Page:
Taste of Home is sponsoring a company weight loss program based on our new cookbook, The Comfort Food Diet. I asked one of the participants, Associate Web Editor Heather Gergen, to share with us her journey to a healthier lifestyle.
Getting a family together for a meal these days can be downright difficult. Between after school activities, late nights at the office and get-togethers with friends, families have multitasked themselves right out of one of the easiest and most sacred moments of family time–dinner at the family table.
I see a lot of mothers who work outside the home shuttling their kids from one activity to the next and wonder how they do it. What do they eat for dinner? And when do they have time to eat it? Are they feeding their kids PB&J sandwiches in the car with a banana chaser? Or are they relying on fast food restaurants to feed their families?
I figure stay-at-home moms have a little more time during the day to figure out their dinner game plan. Some of my stay-at-home friends are able to make dinner in advance and have it waiting for a quick reheat when the family finally gets home.
As my children get older and each of them is scheduled for activities, I am finding that it is getting harder to make time for our family dinner. Yet, I am still finding ways to make it work most nights, but it requires a lot of planning. I have to carefully plan time for prepping and cooking.
I rely on quick dinner recipes prepared with pre-made ingredients (rotisserie chicken, pre-cooked ground beef, etc.), like casserole and slow cooker recipes. It is important to me that our family eats a home-cooked meal most weeknights.
I get the kids involved in making meals whenever I can. It’s a terrific way to connect. My 6 year-old son loves to slice strawberries and mushrooms, snap beans, crack eggs and mix ingredients. My 8 year-old daughter is learning how to measure ingredients and read recipes. She’s even cooked a few slow-cooker dishes by herself! And both of them know that setting the table is one of their responsibilities.
By doing so, they are learning that these are tasks that are just part of keeping the family running smoothly. They also learn how to cook, which is a skill that will feed them for a lifetime. Not to mention, it helps them hone their math skills and practice following written instructions.
I really treasure the time we have together eating the meals. The kids open up about what they did during the day and reveal details that we wouldn’t have known otherwise. Our dinnertime conversation has become somewhat of a ritual.
What did you do today? We all go around the table and say what we did during the day. The kids know that they need to tell us what they did throughout the day at school. We are interested in who they played with and what they did.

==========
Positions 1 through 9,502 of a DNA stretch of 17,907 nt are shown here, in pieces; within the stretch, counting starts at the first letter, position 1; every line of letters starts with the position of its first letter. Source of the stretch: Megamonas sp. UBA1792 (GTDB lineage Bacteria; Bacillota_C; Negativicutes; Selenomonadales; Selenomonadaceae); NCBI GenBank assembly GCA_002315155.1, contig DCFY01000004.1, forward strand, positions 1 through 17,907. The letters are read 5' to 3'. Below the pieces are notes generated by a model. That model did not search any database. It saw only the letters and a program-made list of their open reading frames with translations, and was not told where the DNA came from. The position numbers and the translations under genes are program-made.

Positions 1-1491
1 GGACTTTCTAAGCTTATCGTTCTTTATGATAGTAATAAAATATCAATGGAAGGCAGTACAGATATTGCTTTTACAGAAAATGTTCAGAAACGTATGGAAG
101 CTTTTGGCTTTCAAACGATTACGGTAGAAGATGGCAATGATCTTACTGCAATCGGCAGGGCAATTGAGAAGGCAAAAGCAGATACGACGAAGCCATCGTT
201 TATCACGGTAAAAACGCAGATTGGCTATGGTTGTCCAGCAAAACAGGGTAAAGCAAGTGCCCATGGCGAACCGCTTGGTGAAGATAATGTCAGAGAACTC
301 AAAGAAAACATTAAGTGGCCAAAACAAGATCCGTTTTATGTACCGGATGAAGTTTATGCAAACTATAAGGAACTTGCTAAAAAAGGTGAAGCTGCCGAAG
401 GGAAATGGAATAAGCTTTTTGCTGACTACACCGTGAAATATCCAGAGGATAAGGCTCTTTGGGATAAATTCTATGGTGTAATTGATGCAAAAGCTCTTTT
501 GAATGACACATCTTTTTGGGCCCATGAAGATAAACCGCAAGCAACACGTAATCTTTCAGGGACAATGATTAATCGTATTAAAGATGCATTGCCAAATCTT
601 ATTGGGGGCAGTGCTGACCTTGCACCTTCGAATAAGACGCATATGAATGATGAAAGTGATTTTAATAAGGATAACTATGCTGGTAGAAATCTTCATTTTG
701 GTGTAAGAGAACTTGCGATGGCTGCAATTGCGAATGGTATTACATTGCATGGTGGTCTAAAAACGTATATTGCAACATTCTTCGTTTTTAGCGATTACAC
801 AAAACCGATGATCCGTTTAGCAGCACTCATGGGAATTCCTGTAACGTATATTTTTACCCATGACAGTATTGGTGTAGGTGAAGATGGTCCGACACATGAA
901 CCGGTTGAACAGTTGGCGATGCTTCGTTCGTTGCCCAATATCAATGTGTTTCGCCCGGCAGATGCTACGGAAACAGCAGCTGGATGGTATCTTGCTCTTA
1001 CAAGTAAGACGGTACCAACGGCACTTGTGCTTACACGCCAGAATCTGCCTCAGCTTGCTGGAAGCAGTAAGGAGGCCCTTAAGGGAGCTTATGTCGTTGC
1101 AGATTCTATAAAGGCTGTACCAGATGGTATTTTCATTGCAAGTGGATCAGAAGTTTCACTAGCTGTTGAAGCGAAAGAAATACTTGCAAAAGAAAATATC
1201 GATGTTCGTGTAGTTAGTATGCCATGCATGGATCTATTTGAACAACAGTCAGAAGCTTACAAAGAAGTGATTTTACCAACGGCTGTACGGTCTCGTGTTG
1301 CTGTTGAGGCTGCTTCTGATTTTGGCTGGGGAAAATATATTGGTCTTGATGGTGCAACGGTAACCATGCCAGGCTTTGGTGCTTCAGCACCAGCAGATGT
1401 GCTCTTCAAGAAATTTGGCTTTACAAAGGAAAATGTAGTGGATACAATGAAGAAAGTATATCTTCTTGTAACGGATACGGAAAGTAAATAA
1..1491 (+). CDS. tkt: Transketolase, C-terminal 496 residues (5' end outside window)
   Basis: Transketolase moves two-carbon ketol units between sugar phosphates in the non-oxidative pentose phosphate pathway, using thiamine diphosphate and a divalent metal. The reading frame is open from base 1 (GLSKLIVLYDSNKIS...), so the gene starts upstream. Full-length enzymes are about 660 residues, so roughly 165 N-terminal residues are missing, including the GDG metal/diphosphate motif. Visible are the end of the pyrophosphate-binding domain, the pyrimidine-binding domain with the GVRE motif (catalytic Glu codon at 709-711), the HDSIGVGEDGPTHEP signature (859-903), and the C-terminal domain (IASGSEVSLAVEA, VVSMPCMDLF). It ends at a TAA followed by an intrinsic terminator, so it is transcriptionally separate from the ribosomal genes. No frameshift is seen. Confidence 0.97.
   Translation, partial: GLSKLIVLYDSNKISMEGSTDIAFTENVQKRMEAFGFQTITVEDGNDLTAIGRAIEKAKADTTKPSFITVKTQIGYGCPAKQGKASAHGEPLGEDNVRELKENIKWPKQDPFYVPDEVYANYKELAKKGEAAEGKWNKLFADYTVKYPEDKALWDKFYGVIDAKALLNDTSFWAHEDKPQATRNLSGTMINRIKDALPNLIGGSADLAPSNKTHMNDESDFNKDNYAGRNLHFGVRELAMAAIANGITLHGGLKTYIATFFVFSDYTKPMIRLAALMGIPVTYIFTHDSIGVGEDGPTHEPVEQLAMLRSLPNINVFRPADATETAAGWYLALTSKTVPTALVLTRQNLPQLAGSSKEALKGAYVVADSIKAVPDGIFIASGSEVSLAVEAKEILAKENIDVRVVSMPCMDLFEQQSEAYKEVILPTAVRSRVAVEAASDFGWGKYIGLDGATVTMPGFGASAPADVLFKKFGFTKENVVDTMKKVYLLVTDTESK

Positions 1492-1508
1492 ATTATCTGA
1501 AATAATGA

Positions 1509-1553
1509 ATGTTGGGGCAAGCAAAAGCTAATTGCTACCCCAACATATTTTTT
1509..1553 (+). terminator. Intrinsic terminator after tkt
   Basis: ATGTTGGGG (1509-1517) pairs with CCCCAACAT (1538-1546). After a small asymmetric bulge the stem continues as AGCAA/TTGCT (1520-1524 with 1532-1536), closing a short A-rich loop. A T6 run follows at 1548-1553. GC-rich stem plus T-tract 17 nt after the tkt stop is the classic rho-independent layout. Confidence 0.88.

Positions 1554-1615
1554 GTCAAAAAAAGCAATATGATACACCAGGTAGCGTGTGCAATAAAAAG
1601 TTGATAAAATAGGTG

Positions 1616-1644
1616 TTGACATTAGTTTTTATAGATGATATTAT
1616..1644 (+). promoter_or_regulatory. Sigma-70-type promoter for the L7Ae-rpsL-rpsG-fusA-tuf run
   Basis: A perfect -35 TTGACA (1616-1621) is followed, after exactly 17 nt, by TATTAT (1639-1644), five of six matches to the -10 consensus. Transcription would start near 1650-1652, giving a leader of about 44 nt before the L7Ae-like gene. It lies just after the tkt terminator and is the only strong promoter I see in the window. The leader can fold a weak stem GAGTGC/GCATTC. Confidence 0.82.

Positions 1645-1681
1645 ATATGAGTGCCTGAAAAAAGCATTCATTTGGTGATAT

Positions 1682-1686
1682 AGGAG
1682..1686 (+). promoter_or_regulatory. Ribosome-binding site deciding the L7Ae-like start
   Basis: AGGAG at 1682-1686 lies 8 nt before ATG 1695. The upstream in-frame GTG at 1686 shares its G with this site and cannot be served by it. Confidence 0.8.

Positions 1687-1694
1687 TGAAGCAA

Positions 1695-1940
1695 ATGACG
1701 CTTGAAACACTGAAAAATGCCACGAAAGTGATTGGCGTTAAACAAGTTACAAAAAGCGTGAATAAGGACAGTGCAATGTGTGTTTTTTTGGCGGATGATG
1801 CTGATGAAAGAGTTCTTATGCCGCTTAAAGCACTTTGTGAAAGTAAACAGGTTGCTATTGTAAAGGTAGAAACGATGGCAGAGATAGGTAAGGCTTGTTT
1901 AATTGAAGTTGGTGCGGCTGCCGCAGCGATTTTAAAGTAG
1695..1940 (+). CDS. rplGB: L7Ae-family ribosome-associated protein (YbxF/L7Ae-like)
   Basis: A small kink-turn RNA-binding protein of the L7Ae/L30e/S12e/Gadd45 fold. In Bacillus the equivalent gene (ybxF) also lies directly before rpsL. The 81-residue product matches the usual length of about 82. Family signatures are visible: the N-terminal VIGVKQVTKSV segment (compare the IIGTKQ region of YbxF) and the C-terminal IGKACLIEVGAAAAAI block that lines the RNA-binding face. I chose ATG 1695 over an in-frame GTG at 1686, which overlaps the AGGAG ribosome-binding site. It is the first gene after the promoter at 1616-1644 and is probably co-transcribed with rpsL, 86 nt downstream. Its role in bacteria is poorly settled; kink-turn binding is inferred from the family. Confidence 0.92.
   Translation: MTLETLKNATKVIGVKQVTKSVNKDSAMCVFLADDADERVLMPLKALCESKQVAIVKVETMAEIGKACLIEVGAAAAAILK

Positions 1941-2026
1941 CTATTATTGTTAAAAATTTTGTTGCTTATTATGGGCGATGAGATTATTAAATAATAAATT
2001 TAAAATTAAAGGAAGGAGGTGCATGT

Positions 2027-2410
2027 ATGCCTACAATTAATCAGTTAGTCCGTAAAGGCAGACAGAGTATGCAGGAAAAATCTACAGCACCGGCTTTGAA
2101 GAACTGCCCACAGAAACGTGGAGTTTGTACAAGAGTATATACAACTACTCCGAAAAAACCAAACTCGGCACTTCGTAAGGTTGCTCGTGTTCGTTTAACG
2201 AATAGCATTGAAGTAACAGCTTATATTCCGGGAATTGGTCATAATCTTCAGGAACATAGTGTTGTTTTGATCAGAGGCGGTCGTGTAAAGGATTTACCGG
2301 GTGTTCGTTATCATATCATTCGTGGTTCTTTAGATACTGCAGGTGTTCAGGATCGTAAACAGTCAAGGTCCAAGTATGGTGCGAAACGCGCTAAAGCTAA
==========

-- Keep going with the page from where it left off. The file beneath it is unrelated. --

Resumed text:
What did you learn today that you didn’t know yesterday? If we don’t hear about something new that our kids learned that day, we ask them what they learned at school. If they’re not learning anything, they’re not being challenged. This one we learned from our next-door neighbors. They’re grandparents now and have successfully raised 10 kids.
Hi-Low Game. This is a new one that we started over the weekend that I heard about on the radio during an interview with The Family Dinner author Laurie David. Basically, we all go around the table and share the high point and low point from our day. My daughter calls it the “hi-lo game” and is requesting it now. It’s a good way to get your kids to talk about their emotions.
We’ve worked hard to get our kids to the point where they tell us about their day. Sure, at the beginning we received one-word answers to the “What did you do today?” question, but we took the time to press them for a little more. They knew they wouldn’t be leaving the table with one-word answers.
There is a recent movement to make Monday family night. The Kids Cook Monday initiative encourages families to set aside the first night of every week for cooking and eating together as a family. I hope that most people with families can make more than one night family night, but I suppose you have to start somewhere. The site offers many tips and suggestions for getting kids involved with cooking.
Another resource that you might enjoy is the Taste of Home Kids Coloring Book. We have coloring book pages with whimsical illustrations and easy recipes to print and share with the children in your life.
How do you promote family dinners in your household?
What I made this week:
This week I tried the Southwestern Macaroni Salad from the Comfort Food Diet cookbook. A few weeks ago, our food director, Diane Werner, suggested it to our diet club as a healthy, filling side dish. A ¾ cup serving of the recipe as written equals just 163 calories. I made it with quinoa elbow macaroni to make it gluten-free and lower the calories even more. This is the kind of salad that tastes even better the next day as you allow time for the flavors to blend together. I also added a chicken breast to the salad later in the week for a tasty lunch.